When your parents passed away, they left you their remaining wealth as an inheritance. You were already married, but it was clear to you that your parents meant for this money to go to you. After all, they would want it to stay within the family.
Now your spouse has asked for a divorce. They claim that the inheritance is a marital asset and that you have to split it with them. Are they correct, or do you get to keep the inheritance that your parents gave you?
An inheritance usually begins as a separate asset
Typically, courts will look at an inheritance as a separate asset and not a marital asset. This would mean that you do get to keep the inheritance and it is not subject to property division. Your spouse does not have a right to it because it is a gift that was given directly to you, not to both of you as a couple. It’s also not something that you purchased using marital assets, such as your earnings.
When this can get tricky is if you have commingled your inheritance. Perhaps you have mixed it into other investments or bank accounts that you and your spouse both have access to. Maybe you used it to buy a family home or some other sort of tangible asset that you own together. Commingling your inheritance can make it into a marital asset, which would mean that it has to be split. But this is not usually the default position.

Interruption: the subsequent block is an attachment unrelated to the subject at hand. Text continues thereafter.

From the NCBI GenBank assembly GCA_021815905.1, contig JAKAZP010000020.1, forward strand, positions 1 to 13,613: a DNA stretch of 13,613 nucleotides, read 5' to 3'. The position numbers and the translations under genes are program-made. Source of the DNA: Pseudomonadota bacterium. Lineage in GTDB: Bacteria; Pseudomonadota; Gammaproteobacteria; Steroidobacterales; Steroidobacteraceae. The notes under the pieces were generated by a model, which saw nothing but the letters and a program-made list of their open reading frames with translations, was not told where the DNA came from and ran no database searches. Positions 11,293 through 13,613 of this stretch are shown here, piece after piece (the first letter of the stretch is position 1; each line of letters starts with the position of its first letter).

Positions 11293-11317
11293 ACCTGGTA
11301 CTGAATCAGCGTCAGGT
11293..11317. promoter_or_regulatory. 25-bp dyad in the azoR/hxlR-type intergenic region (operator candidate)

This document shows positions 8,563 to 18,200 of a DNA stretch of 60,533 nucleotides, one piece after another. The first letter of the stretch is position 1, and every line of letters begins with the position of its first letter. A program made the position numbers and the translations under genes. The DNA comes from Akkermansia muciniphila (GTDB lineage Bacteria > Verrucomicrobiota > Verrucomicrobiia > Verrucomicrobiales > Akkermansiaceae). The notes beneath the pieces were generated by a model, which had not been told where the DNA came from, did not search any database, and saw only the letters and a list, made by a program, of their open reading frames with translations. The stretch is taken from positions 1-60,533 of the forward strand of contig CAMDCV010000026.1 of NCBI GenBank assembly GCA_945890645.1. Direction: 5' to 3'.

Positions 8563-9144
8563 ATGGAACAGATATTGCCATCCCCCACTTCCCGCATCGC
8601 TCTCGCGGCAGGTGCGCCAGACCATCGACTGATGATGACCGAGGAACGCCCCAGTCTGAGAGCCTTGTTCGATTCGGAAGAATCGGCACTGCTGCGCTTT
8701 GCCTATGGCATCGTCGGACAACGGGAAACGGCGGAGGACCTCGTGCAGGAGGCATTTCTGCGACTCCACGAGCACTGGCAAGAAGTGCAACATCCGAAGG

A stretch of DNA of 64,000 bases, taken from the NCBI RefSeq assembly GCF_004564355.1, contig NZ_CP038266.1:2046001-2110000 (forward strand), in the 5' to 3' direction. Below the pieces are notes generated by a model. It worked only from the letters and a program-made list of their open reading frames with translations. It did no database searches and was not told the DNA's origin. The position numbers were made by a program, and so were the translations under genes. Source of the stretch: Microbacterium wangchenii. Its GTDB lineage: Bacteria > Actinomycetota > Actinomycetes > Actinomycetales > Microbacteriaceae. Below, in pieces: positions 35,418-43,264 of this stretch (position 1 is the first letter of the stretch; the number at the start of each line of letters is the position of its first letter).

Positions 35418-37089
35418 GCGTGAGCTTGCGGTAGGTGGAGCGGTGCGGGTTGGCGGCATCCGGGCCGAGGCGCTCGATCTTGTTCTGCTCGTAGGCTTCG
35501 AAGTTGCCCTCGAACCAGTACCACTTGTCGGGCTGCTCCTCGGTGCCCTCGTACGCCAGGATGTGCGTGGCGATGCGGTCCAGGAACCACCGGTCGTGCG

Navigating a complicated situation.
If you and your spouse disagree about financial issues, it can certainly make your divorce more complicated. That’s when it’s so important to know about all of the legal options at your disposal.